Skip to content

Is eating vegetables in the Allium family (garlic, onion, leeks, spring onions, garlic stalks) protective in regards to colon cancer? A recent study from China suggests that eating higher amounts of these vegetables is associated with a lower incidence of colorectal cancer in both men and women. Interestingly, the researchers only looked at these 5 vegetables, which are commonly eaten in China, but not other Allium vegetables that are commonly eaten elsewhere in the world - such as chives, scallions, and shallots. All Allium vegetables are rich in flavonols and organosulfur compounds, which have properties that inhibit tumors (anti-tumor) in laboratory studies. High intake of Allium vegetables is thought to be protective for a variety of cancers, e.g. prostate cancer.

The researchers mention that other studies examining this issue had mixed results - with some finding a protective effect of Allium vegetables, but not others. The researchers suggested that the high intake of these vegetables in the groups they studied and also cooking methods (which vary among different regions of China, as well as different countries) could explain the differences. For example, slicing and crushing fresh garlic releases beneficial compounds, but boiling onions leads to an approximately 30% loss of beneficial substances. After reviewing a number of studies that looked at Allium vegetable intake and cancer, it appears that while eating them cooked in any way is good, the most beneficial effects seem to be from raw Allium vegetables.

How much of the Allium vegetables did they eat? The healthy (non-colorectal cancer) group ate about 2 ounces or 1/4 cup of Allium vegetables per day (or 47 pounds annually), versus the colorectal cancer group ate about 1.5 ounces per day (or 15.92 kg or 35 lbs annually). Other differences between the groups were that the colorectal cancer group had higher intakes of alcohol and red meat, but less milk, other vegetables, and fruit (as compared to the healthy group). But both groups had the same intake of fiber. Bottom line: eat a diet rich in fruits and vegetables, including Allium vegetables (onions, garlic, leeks, spring onions, chives, scallions, shallots).

From Science Daily: Consuming garlic and onions may lower colorectal cancer risk   ...continue reading "Eating Garlic, Onions, and Leeks Linked to Lower Risk of Cancer"

This study found that men who eat a lot of garlic (4 cloves in raw or capsule form) had a "more attractive" body odor to women. This is body odor, which is different than breath odor. Since this study was done in Prague (capital of the Czech Republic), one wonders about cultural biases - is this a group that normally enjoys garlicky foods? What would women who never ate foods containing garlic think about the body odor? The researchers gave an evolutionary explanation, but...first this study needs to be replicated in a group that doesn't normally eat garlic. At any rate, the study results should give reassurance to those men who enjoy eating garlic - it's attractive to women! From Medical Xpress:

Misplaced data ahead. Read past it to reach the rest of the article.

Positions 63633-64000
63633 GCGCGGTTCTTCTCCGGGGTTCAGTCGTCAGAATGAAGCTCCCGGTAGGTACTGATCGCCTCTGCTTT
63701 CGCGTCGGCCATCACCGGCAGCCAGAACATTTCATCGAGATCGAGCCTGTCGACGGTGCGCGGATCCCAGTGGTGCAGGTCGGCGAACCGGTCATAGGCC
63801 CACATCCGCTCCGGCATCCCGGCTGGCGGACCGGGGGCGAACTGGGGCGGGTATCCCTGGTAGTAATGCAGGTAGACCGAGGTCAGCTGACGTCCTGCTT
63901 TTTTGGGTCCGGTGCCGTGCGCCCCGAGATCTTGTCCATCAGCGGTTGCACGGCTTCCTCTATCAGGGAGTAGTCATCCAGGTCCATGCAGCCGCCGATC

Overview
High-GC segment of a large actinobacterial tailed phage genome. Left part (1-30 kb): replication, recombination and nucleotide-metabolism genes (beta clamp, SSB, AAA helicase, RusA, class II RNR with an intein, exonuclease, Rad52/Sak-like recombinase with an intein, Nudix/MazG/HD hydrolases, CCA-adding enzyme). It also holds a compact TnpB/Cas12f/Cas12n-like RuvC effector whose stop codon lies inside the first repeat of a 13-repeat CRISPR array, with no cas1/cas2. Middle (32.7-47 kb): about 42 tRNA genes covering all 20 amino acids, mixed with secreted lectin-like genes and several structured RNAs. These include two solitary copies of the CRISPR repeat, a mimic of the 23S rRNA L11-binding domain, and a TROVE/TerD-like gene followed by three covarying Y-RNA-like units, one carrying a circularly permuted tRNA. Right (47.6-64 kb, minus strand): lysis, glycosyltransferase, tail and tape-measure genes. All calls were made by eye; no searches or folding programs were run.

Research finds men who eat garlic smell more attractive

The beneficial health properties of garlic are well known, but researchers at the University of Stirling and Charles University in Prague have uncovered another less well known and surprising property – that the body odour of men who eat garlic is attractive to women. In a study of 42 men – who each were asked to eat raw garlic, garlic capsules, or no garlic – their body odour was perceived to be 'significantly more attractive' when they had eaten garlic in bulb and capsule form than when they hadn't eaten it.

For the study, 82 women were asked to sniff the odour samples and judge them on their pleasantness, attractiveness, masculinity and intensity. Researchers found the unexpected positive effect was only achieved once the men were eating a substantial amount of garlic. When the men ate 6g of garlic, equivalent to two cloves, with bread and cheese, there was no difference in the ratings between then and when they simply ate the bread and cheese on its own. 

But when the dosage was doubled to 12g, or four cloves, the men were reported to smell more attractive than when they hadn't eaten it. In the final experiment, when the men consumed the same amount of garlic, but in capsule form, their body odour was also perceived as more attractive.

Craig Roberts, Professor of Psychology at the University of Stirling, said: "Our results indicate that garlic consumption may have positive effects on the pleasure derived from perceived body odour perhaps due to its health effects....Previous research indicates that many animal species use diet-associated cues to select mates in good physical condition. "As the health benefits of garlic consumption include antioxidant, immunostimulant, cardiovascular, bactericidal and anti-cancer effects, it is plausible that human odour preferences have been shaped by sexual selection.

The study concludes that body odour, in contrast to breath odour, is positively affected by garlic and that these two sources of odour should be strictly differentiated. As breath odour plays an important factor in intimate relationships further studies may be carried out.